It is my esteemed pleasure to introduce you to the man who inspired (and continues to inspire) the 300 Acres project, Quichuar healer and Director of the School of Guayusa – Flavio Santi. I met Flavio when he came to Google for the Google Earth Outreach/Indigenous Mapping Summit just a few weeks ago. He came to learn Maps, Earth, and ODK – our mobile data collection system, and take them back to his people as new cultural preservation tools.
Denise Zmekhol whose film Children of the Amazon has won numerous Best Picture and Best Documentary awards, had the opportunity to interview Flavio – that of which is seen here for the first time. Her editorial staff got the video to us as soon as possible (huge thanks to them!), and 300 Acres co-founder Shalaco Sching posted the video with subtitles (thanks to dear friend Miranda Reyna-Metzler who translated the video).
I’m sure you’ll be inspired by his immersive storytelling, the stunning photos of his people and the Amazanga land, as well as the delightful instrumental music from his native land. Whether you’re acquainted with the Spanish language or not, you’re sure to feel the depth and breadth of his mission – to protect the lands of the Quichua people, and the plea to people everywhere to collaborate in order to save our Earth for future generations.
My name is Flavio Santi, I come from Ecuador, from the central Amazonian jungle, from the Amazanga community.
In our country we are 48% indigenous population. I am dedicated to working on cultural and spiritual conservation, as well as on the protection of nature and of nature’s sacred places.
On behalf of the Ecuadorians, I bring the message that we can change our attitude in the way that we look at developing nature. We want to participate in this development.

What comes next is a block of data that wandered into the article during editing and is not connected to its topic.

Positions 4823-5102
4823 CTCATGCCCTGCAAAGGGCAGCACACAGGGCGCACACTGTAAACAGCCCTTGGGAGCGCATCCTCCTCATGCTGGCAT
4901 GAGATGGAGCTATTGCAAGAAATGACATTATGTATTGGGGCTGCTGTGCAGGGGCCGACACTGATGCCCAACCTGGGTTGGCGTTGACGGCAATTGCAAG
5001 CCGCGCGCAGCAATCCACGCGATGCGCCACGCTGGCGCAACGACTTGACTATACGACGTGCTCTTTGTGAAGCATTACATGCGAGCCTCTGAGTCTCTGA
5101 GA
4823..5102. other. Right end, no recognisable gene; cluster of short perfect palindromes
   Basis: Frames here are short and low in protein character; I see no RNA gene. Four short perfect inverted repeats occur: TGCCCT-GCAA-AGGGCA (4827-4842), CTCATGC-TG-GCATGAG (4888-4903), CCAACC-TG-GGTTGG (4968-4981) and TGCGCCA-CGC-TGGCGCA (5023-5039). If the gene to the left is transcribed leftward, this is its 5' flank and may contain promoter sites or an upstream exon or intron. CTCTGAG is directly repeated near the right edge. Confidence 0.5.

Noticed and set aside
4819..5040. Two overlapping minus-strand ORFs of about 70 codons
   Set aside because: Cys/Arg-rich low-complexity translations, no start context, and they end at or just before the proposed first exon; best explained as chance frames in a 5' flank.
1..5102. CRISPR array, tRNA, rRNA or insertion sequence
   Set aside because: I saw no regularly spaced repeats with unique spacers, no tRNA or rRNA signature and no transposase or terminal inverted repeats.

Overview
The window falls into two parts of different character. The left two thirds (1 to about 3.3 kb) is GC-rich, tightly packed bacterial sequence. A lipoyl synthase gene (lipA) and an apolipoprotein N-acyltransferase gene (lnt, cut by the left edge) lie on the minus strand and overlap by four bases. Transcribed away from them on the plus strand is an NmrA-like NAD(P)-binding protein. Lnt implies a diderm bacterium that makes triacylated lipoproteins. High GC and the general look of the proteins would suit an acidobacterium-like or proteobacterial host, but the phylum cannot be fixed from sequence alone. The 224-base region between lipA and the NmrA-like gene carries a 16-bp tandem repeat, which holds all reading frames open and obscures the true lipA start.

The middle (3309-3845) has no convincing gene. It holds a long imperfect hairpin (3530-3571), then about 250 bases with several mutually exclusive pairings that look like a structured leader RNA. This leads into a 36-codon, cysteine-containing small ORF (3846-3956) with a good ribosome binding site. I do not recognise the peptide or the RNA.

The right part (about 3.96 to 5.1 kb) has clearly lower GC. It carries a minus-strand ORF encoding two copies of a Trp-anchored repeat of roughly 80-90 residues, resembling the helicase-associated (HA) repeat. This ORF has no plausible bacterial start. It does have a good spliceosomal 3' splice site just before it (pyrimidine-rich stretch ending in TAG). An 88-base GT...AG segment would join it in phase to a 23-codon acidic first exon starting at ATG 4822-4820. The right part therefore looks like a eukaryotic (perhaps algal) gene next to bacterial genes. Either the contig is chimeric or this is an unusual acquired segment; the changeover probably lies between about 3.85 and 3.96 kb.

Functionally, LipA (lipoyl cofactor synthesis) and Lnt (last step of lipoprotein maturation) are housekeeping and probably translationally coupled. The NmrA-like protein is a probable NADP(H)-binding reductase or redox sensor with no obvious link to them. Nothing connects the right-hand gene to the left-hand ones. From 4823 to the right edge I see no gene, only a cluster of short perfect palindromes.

We have cultural wealth. We are not poor; we are rich. We are rich in our jungle because we have knowledge, culture, and spirituality. We have riches in the jungle: petroleum, gold…”green gold”, as says biogenetics. We also have other medicinal plants. Our jungle is a natural pharmacy. Our jungle is our supermarket, so we are rich. But they are robbing our lands.
In the Amazon, in Ecuador, we face right now a great threat of petroleum, logging, and gold mining interests. We also face threat in the sense of the privatization of sacred places and the privatization of water. This worries us as indigenous people that live in the interior of the jungle.
I bring this news and important thank you to the Google company for the technologies that they are developing that serve nature and the world. The use of these technologies is very important in order for us to protect nature.
I want to invite the young people of the north, the (dear) grandmothers and grandfathers, missionaries, military people, the Catholic church as well as other religious groups, I wanted to invite you all to say that we should come together to look for the best way to save the earth so that our future generations live in a healthy earth; an earth without wrong-doing.
Suma causa, suma galpa.
Thank you very much.